If you don’t want to lug a picnic basket around, all stadium concessions will be available. That includes the ones that sell adult beverages. BTW, that’s the only way you can get your hands on said adult beverages. Bringing your own is strictly prohibited in Nationals Park, just as it is during baseball games.
Curtain time for the opera is 7:30 p.m. But the stadium will actually open with all services at 5:30 p.m. In addition, there’ll be a number of special family-friendly events taking place from the time the gates open until Maestro Domingo gives the opening downbeat.
Tosca itself is relatively short as operas go, running approximately two hours and fifty minutes, including a pair of 20-minute intermissions due to this production’s extensive scene changes. That’s plenty of time for catching bathroom breaks and refueling at the concession stands.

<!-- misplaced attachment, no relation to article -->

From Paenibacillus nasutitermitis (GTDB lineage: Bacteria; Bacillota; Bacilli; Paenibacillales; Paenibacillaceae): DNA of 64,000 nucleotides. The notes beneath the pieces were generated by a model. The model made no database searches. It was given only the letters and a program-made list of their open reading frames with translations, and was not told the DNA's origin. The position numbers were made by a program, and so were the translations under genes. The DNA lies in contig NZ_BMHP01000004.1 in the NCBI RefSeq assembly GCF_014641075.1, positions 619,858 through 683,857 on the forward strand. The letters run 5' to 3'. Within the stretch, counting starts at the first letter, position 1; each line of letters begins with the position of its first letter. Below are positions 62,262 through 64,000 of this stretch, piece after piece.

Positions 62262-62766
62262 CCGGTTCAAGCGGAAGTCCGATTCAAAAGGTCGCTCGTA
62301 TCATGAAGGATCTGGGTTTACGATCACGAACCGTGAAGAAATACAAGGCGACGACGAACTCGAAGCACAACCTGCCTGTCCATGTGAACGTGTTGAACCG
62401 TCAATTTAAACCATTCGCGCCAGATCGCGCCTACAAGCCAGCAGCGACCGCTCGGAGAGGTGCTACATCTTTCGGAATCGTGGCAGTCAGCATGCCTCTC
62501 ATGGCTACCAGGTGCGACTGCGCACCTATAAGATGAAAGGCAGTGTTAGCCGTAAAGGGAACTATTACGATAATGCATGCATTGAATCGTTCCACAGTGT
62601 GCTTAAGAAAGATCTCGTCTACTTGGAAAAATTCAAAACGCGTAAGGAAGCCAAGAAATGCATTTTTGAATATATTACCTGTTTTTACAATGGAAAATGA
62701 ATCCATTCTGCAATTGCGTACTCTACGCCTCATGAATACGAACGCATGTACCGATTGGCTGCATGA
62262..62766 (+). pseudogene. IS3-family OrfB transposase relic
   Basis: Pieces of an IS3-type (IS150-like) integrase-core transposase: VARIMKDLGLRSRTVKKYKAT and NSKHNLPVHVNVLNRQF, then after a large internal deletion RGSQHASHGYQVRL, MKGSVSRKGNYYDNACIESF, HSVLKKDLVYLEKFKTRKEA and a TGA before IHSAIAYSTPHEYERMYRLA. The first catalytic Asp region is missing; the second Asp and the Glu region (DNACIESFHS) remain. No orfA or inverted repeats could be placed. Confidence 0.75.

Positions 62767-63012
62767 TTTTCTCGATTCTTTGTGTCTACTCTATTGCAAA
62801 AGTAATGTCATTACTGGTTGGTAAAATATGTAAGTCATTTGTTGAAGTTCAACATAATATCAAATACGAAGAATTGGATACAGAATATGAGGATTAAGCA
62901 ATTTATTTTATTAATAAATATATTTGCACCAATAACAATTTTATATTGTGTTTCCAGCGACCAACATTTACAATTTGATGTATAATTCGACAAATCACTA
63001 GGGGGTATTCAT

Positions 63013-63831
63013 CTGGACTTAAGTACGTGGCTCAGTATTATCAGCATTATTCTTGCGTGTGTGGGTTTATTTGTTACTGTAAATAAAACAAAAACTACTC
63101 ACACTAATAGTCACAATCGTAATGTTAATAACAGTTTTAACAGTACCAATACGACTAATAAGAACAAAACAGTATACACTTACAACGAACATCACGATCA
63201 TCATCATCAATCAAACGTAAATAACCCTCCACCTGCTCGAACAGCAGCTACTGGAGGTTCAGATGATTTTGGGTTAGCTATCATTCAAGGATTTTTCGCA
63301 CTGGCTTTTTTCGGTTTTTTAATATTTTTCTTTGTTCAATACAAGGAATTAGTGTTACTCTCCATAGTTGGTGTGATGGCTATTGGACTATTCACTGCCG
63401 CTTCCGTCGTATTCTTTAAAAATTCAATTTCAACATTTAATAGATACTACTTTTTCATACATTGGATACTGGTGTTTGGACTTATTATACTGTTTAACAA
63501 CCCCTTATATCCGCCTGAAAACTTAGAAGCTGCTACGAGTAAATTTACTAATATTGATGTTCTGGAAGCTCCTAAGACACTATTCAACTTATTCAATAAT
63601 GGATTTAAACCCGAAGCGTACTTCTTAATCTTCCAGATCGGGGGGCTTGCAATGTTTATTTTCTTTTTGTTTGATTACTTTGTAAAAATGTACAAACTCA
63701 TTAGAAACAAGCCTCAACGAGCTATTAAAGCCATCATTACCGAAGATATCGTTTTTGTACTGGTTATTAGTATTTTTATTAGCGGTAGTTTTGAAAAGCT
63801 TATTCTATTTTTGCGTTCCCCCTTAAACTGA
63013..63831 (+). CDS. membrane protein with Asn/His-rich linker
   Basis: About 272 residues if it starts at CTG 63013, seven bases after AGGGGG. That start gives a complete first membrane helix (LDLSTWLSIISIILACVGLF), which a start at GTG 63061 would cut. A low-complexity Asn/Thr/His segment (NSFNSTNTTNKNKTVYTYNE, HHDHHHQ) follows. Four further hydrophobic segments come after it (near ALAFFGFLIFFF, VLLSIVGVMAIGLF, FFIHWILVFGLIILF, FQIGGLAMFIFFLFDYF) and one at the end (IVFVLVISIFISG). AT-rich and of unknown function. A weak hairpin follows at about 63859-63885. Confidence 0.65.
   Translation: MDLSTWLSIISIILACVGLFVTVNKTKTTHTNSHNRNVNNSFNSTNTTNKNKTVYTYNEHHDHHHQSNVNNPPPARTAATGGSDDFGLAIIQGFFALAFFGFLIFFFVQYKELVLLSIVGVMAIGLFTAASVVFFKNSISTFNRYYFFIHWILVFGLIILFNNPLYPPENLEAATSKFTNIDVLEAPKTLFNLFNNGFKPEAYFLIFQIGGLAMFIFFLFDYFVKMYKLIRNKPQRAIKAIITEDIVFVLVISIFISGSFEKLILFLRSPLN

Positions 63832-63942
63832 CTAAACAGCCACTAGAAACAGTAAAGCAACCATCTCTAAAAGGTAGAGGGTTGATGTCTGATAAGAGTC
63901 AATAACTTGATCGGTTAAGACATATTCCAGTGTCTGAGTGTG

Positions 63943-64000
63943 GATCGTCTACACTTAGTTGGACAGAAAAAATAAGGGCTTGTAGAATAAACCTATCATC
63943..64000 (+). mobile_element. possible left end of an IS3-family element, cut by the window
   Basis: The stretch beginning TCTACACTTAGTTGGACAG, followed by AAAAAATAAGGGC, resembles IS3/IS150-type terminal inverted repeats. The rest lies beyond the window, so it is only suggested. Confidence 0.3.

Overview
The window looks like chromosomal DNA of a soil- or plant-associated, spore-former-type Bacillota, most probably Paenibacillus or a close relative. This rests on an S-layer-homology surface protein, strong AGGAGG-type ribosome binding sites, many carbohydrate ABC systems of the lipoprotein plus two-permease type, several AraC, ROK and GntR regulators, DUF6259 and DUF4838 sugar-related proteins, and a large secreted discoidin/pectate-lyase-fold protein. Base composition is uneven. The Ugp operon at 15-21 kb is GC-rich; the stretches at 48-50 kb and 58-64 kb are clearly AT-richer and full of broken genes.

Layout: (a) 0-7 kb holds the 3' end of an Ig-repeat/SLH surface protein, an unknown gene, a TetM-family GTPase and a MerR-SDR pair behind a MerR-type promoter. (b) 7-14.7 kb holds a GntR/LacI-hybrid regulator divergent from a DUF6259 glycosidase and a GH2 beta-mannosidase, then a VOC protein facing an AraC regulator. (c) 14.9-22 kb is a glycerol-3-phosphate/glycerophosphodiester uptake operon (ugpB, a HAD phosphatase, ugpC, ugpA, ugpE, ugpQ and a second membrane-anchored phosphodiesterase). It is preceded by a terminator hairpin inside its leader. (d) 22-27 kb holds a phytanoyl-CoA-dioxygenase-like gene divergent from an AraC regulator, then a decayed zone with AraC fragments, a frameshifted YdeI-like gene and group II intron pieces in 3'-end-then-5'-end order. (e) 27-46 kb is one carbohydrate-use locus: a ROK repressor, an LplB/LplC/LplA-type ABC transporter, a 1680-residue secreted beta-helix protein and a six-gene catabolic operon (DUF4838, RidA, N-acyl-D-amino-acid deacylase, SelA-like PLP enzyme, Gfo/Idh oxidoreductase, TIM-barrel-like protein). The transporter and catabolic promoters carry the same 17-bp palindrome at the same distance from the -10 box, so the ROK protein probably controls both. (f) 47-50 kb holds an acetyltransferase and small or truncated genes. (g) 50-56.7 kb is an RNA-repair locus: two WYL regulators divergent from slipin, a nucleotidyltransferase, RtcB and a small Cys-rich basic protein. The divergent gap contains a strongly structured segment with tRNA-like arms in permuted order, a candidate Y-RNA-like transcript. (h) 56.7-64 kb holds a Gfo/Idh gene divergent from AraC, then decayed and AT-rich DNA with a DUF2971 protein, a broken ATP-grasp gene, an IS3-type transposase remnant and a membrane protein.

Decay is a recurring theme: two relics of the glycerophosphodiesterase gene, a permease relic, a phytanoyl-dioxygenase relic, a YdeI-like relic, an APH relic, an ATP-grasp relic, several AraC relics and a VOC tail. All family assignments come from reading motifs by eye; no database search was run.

For those who plan to show up early, plenty of entertainment will be on tap. Featured events include:
- Live performances by local community youth groups from DC, Maryland, and Virginia.
- A screening of the best-ever cartoon opera spoof, Warner Brothers’ immortal “What’s Opera, Doc,” starring Elmer Fudd and that Oscar-winning rabbit, Bugs Bunny. Both deploy their dubious operatic talents to permanently deconstruct Wagner’s “Ring Cycle.”
- Also on tap: chances to win those proverbial “valuable prizes,” which include winning a VIP suite for Nats games next season and free tickets to select Kennedy Center performances during the 2011-2012 season. Free registration for these drawings is available through 11:59 p.m., September 19 (tonight) at this link:
Washington National Opera’s “Opera in the Outfield” featuring Puccini’s Tosca. Thursday, September 22, 2010 at 7:30 p.m. (but gates open at 5:30). Washington Nationals Park, 1500 South Capitol Street, SE, Washington, D.C.
Seating: Free, in the stands or on the outfield. For more detailed information, click here.
Getting there: Parking available in the area in the neighborhood of $10 per car. More details are here.
Better bet: Take the Metro. Closest stop is Navy Yard, just a short walk from the stadium.